The most famous features on the ridge are The Crazy Pinnacles. Three daggers of rock the width of the crest that project into the air, blocking the way ahead. Over the top or around? In the end, it is often a mixture of the two. Although not overly technical, the exposure is daunting as I hang over the abyss. It really focusses the mind. Every step is carefully calculated, every foothold and handhold tested. This is not a place for arrogance or recklessness. I never feel quite so alive as in moments like this. Just like two months earlier, on a wintry Striding Edge, I am revelling in the frisson. I am comfortable with the risk. I am enjoying the precarious situation. A few years ago, when I first discovered this attraction to these sorts of places and my reaction to them, it scared me a little. Understand well, it was not the places that scared me but the fact that I enjoyed them so much, that I could feel an addiction brewing. Kenton Cool calls it The Rat. Now, unlike when he first arrived, I am perfectly at ease with my pet rodent. He is a welcome guest at the dinner table of my psyche.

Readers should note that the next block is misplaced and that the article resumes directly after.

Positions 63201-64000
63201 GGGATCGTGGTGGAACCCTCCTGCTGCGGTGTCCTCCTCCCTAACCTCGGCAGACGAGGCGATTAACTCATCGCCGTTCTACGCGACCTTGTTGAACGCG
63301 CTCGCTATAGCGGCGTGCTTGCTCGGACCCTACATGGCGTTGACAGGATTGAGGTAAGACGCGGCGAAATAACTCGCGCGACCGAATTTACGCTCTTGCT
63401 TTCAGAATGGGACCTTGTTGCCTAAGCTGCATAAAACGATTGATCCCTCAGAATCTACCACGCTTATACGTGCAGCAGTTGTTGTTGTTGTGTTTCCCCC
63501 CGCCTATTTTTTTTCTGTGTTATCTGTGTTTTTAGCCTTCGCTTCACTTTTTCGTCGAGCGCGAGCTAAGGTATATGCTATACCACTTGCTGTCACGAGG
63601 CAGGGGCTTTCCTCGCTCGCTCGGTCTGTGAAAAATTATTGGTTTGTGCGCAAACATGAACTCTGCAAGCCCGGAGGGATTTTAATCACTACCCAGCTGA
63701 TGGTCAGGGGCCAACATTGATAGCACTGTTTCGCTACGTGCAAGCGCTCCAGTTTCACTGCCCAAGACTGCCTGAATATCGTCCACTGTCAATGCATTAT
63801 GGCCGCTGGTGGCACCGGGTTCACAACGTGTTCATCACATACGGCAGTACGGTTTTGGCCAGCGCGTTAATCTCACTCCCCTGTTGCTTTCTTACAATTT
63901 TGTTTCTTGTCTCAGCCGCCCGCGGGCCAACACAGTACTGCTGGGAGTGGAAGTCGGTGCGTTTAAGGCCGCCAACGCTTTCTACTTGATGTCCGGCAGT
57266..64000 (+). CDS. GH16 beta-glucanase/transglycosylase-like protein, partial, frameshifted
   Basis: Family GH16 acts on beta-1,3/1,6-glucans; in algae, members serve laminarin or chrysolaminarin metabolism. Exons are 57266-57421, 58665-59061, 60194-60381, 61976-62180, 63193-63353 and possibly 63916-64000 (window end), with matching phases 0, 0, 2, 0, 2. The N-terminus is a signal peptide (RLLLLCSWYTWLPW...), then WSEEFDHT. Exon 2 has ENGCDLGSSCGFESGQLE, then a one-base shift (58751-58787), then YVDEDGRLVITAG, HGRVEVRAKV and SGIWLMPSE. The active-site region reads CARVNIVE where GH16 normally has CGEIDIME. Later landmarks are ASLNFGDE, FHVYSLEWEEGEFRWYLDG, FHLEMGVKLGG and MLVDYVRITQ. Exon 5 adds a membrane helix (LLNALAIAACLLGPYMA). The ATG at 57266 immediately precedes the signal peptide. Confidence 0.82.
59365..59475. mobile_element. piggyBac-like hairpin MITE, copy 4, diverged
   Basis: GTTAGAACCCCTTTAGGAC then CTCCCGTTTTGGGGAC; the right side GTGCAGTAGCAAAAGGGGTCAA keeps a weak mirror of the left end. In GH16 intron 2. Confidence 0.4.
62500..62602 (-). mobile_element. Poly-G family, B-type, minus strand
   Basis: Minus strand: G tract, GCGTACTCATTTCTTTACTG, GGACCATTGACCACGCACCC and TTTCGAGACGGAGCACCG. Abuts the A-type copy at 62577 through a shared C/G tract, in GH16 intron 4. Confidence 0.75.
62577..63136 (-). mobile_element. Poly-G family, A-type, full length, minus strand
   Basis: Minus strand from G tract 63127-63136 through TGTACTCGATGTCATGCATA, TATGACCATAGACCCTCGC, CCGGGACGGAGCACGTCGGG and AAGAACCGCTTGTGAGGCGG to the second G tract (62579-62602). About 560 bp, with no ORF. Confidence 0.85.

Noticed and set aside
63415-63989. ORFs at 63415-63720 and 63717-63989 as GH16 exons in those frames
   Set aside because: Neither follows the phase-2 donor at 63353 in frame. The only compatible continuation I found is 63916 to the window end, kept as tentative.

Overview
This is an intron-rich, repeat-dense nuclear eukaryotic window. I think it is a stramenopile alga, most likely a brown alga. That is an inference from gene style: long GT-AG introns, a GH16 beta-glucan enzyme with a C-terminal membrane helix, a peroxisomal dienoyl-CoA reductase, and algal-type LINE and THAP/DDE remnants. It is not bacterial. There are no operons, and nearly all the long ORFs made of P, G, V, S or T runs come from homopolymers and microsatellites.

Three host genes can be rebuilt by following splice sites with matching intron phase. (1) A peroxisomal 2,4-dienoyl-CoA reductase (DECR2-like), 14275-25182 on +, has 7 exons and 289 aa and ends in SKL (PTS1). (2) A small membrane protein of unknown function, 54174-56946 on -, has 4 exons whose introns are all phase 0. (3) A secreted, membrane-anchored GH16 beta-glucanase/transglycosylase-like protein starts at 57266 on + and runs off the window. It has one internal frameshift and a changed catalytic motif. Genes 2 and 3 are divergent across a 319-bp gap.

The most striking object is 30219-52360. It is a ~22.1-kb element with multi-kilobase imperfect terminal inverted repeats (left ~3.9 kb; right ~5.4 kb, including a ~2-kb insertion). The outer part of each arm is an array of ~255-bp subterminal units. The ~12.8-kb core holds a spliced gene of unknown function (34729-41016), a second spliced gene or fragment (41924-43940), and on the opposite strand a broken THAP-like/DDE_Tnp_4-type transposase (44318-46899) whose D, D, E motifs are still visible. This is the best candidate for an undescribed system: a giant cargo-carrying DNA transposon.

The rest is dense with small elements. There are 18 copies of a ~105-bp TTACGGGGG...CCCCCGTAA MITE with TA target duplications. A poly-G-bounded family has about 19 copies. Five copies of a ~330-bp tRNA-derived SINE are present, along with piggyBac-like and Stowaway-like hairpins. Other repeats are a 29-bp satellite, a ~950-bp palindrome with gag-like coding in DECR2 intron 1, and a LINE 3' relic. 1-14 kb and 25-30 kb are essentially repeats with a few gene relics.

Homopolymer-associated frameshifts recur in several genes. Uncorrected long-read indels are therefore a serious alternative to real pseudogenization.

The scrambling is sustained. This is what really separates The Aonach Eagach from some of it's contemporaries. There is no let up for a couple of hours. Up and down and up and up and down and down. Chimney, rock step, gully, arête, tower, pinnacle, arête, chimney. On and on for some time. It is one long and winding natural assault course suspended high in the sky. Once one puzzle is unlocked, another presents itself. There is the occasional boss level, where things get really interesting and then there is the bonus levels: the summits and the tops of the pinnacles. At these moments, it is well worth stopping and just looking around, taking in the incredible surroundings. If you are lucky, figures will be seen behind, traversing along the crest that you have just come along, looking immeasurably tiny.